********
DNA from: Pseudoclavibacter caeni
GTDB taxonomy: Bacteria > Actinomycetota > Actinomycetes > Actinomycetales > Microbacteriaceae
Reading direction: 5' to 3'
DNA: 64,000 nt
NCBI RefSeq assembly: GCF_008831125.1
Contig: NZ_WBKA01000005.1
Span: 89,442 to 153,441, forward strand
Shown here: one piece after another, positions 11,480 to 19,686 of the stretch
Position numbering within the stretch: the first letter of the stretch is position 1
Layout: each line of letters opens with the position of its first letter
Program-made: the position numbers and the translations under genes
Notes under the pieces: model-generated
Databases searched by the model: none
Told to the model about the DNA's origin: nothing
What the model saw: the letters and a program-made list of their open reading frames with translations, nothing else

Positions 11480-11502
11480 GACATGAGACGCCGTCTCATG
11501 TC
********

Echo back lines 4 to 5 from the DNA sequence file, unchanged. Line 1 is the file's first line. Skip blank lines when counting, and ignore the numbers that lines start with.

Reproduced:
DNA: 64,000 nt
NCBI RefSeq assembly: GCF_008831125.1